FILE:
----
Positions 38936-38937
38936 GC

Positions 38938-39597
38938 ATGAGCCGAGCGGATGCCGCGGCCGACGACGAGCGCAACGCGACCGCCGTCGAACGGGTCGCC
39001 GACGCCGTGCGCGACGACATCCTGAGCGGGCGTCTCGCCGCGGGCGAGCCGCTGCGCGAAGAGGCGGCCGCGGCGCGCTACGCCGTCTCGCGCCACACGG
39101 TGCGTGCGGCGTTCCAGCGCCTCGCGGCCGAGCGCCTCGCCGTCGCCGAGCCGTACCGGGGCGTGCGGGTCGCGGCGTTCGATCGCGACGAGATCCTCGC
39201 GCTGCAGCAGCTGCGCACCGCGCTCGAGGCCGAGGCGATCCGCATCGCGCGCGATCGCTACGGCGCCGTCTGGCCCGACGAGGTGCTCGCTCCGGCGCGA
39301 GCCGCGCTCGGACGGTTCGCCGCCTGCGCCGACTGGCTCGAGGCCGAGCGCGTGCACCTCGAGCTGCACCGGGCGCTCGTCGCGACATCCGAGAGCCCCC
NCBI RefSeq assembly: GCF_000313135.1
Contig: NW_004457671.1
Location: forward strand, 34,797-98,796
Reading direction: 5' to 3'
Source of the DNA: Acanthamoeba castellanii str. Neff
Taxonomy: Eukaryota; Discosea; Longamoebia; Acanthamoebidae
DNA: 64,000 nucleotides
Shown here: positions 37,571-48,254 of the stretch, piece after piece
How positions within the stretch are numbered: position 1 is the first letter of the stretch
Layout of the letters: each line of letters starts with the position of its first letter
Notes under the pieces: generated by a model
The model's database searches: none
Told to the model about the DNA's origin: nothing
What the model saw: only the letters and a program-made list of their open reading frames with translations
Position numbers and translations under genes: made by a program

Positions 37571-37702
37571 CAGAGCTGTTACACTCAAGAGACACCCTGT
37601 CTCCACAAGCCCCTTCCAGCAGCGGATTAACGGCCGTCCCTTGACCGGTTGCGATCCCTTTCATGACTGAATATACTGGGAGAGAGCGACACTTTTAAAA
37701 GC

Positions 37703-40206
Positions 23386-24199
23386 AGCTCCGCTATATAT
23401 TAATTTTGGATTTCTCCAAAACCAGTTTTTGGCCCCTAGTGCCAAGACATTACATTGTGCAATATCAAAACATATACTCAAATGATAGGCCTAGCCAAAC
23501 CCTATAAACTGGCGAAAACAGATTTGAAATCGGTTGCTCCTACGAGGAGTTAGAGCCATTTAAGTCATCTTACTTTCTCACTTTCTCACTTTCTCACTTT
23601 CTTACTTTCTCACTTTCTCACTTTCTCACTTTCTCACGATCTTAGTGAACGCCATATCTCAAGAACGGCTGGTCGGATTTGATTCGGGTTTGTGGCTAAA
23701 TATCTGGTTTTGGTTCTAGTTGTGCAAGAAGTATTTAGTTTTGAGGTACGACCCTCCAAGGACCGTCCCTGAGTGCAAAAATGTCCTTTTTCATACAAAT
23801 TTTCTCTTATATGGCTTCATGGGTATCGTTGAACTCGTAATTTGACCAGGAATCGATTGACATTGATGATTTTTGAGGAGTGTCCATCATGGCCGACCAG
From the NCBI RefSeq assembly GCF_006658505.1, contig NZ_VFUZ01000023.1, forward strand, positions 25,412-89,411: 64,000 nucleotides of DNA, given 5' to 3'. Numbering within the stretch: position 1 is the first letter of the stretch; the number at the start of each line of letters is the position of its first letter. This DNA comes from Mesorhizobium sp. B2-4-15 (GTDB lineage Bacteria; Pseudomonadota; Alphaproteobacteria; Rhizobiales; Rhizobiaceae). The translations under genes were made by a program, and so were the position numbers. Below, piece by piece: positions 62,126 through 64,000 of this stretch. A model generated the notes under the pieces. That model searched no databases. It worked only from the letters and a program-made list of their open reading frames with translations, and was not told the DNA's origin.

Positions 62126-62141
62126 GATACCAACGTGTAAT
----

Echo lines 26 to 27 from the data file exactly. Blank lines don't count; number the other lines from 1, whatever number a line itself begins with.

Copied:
37601 CTCCACAAGCCCCTTCCAGCAGCGGATTAACGGCCGTCCCTTGACCGGTTGCGATCCCTTTCATGACTGAATATACTGGGAGAGAGCGACACTTTTAAAA
37701 GC